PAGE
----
How To Learn Programming from Zero to Hero

Come March of 2022, I will have been programming for three years. I can't open think back to those early days and realize just how lost I was and I often find myself asking the question if I had to start over with what I know about programming today, how would I go about it? That being said, these are my five steps to go from zero to a full-time web developer.

Step one: language

People tend to get hung up on the best language to learn. We want to pick the most optimal language, the one that's going to for sure get a job in the future. We want the most bang for our buck when learning how to code is learning a new skill in general from an evolutionary standpoint, this makes sense as the ultimate goal in life is to survive.

We've evolved to preserve as much energy as possible while satisfying our need to please the reward center of our brain, so don't beat yourself up too much for being lazy, just means your body is doing what it's supposed to do. But because we generally want the most bang for our buck and due to the nature of the abundant amount of information out there, it is easy to get lost and analysis paralysis when trying to figure out where to start and what often happens is that we overthink the starting points so much that we end up making zero progress.

But here's the thing, it is better to do less than you hoped, more than nothing at all, even if you told me you want to learn COBOL in 2022, I would say go for it is an obsolete language. Are there many jobs that want? COBOL developers now, but the thing is, learning COBOL will get you closer to your end goal and not even starting at all.

That initial momentum is the most important. However, usually the hardest. This is why it is crucial to not overthink that starting point and just dive in. But if I could go back in time and slap my 19-year-old self faced with something that would definitely be JavaScript, I would learn JavaScript and I'd become really good at it.

My reasoning is that JavaScript ranked the most commonly used programming language for nine years in a row with over 64% of the developer market using JavaScript as their primary language. Important in Stackoverflow survey with JavaScript you can essentially become a full stack developer with this one language.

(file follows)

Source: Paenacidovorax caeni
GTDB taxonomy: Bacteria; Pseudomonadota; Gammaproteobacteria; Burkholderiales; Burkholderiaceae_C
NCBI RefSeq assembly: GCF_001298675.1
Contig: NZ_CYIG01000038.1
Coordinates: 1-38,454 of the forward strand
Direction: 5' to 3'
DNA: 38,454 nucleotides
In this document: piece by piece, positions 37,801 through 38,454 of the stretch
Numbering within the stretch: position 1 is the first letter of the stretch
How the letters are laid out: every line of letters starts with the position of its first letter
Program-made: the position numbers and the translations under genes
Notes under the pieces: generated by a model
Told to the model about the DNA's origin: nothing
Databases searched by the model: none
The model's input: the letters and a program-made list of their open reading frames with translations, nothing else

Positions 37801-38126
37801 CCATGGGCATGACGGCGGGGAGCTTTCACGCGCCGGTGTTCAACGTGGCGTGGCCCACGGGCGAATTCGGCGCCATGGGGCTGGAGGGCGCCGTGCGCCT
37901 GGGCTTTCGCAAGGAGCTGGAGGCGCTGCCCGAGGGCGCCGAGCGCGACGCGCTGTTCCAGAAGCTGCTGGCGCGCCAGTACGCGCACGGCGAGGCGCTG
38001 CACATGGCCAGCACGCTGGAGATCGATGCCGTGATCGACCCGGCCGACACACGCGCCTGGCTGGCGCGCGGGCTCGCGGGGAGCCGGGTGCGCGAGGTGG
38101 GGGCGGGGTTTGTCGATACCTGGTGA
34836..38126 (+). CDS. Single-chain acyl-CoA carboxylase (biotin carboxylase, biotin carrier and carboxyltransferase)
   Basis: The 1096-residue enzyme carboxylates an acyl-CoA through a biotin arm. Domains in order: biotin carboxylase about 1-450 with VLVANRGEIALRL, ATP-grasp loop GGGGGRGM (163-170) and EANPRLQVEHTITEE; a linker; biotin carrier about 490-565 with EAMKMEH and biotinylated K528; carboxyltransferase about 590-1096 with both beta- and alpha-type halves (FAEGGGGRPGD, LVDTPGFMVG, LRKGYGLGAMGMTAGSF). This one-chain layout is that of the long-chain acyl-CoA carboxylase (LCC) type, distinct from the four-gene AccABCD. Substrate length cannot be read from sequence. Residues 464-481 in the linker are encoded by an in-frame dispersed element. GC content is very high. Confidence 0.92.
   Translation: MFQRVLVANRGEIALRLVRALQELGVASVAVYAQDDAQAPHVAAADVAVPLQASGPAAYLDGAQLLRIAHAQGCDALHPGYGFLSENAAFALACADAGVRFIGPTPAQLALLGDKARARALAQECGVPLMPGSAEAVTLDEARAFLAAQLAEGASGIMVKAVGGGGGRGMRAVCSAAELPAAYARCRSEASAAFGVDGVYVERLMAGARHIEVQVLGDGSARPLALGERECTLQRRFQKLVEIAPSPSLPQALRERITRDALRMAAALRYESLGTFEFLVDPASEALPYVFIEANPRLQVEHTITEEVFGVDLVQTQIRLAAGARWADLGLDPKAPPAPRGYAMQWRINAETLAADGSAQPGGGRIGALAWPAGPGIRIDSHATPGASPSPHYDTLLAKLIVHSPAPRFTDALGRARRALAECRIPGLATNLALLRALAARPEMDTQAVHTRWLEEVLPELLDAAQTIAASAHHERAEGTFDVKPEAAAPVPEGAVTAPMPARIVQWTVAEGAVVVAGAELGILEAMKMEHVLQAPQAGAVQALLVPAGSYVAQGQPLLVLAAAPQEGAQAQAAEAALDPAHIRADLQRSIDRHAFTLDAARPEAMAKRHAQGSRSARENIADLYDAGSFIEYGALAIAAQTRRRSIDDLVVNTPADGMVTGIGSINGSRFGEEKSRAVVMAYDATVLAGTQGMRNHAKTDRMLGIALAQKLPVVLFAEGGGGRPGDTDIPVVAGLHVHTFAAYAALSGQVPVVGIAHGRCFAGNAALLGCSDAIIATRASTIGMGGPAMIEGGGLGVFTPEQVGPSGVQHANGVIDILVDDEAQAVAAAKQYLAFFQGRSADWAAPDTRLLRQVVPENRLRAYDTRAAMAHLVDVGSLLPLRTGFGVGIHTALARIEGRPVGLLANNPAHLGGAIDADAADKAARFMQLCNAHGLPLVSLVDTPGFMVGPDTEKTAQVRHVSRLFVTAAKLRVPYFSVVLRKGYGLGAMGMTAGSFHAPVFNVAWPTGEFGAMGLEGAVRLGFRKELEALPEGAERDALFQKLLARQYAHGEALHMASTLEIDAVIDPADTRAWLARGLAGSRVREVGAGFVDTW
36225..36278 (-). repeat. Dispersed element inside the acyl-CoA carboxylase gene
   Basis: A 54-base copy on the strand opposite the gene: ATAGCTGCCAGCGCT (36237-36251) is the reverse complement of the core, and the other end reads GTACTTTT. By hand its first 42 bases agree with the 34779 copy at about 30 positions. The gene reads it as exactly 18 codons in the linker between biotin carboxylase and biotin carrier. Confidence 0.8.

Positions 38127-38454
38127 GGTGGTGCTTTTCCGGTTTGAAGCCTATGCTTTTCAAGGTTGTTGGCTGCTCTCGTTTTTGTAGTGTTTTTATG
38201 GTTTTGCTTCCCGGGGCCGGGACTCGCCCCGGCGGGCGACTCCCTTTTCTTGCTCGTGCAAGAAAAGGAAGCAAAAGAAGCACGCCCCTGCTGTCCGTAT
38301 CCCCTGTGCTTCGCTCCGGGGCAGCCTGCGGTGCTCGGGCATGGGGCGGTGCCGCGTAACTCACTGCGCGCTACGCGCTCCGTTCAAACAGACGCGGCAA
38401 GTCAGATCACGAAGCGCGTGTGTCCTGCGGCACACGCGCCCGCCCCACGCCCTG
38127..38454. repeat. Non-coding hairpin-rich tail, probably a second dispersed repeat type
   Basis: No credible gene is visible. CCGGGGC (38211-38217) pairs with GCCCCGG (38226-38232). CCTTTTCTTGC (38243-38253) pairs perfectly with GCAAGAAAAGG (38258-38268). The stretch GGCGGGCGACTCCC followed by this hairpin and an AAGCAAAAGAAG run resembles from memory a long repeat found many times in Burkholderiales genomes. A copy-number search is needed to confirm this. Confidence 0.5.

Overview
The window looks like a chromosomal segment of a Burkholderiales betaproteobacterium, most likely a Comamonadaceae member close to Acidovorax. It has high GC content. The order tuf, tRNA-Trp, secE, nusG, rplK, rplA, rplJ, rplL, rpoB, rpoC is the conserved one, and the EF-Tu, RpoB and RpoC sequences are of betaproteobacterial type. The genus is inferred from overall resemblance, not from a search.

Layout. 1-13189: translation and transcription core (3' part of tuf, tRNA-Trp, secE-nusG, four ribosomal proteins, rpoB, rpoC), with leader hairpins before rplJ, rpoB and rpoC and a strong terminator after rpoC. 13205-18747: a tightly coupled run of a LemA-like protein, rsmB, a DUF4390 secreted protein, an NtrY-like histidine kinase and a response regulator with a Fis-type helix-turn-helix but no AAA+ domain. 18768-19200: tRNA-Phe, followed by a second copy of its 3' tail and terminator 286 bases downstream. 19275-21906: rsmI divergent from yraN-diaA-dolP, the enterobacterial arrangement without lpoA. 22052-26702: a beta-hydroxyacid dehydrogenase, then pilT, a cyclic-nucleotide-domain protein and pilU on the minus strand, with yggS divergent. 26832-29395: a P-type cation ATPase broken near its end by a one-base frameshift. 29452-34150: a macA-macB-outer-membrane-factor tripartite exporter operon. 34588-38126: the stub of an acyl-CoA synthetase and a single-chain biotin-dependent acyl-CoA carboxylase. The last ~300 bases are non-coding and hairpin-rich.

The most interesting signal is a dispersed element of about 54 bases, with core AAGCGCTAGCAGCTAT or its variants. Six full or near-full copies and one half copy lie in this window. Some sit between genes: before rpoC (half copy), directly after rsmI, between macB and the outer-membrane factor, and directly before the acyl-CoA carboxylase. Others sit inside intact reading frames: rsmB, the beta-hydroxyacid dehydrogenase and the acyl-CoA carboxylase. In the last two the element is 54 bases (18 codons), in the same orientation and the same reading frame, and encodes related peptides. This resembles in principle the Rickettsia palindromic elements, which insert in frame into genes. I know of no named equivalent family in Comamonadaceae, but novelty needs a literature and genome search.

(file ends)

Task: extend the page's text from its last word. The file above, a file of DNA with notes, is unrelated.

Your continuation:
Some of the most used front-end frameworks in the technical market use JavaScript, react, Vue, angular and with no day back-end JavaScript runtime environment, you're able to write server-side back-end code with this language. 

Not only that cross-platform mobile application development with JavaScript has become a very viable option in today's market. Thanks to react-native. With one language you're able to write front end websites, back end server-side code. 

In mobile applications, I do believe JavaScript is the most practical language for finding a job in today's market. But take that with a grain of salt and learn whatever interests you. Perhaps that would be C sharp for game Dev. 

Kotlin, Swift for mobile Dev, or Python. For data science. Your first language is never your last, and as I've mentioned multiple times, the principles we undercoating aren't built into programming languages which you will soon find out after you take that dive.

 Step Two: The beginning is the beginning and the beginning is often the hardest part.

 You need momentum and you need to get into the mindset of a programmer. You need to write code every single day for the immediate future, and this may seem difficult, especially if you have a busy schedule, but we often fail to learn a new skill because we set our expectations way too high.

I'm going to use every free moment I have to learn this new thing. This is something that I often tell myself when I'm excited in the moment, but when it comes time to sit down and study that one-to-2/3-hour time block starts to look like a lot of work. So, my advice is to start small, really small to the point where it's almost impossible to mess this up. Day zero through seven.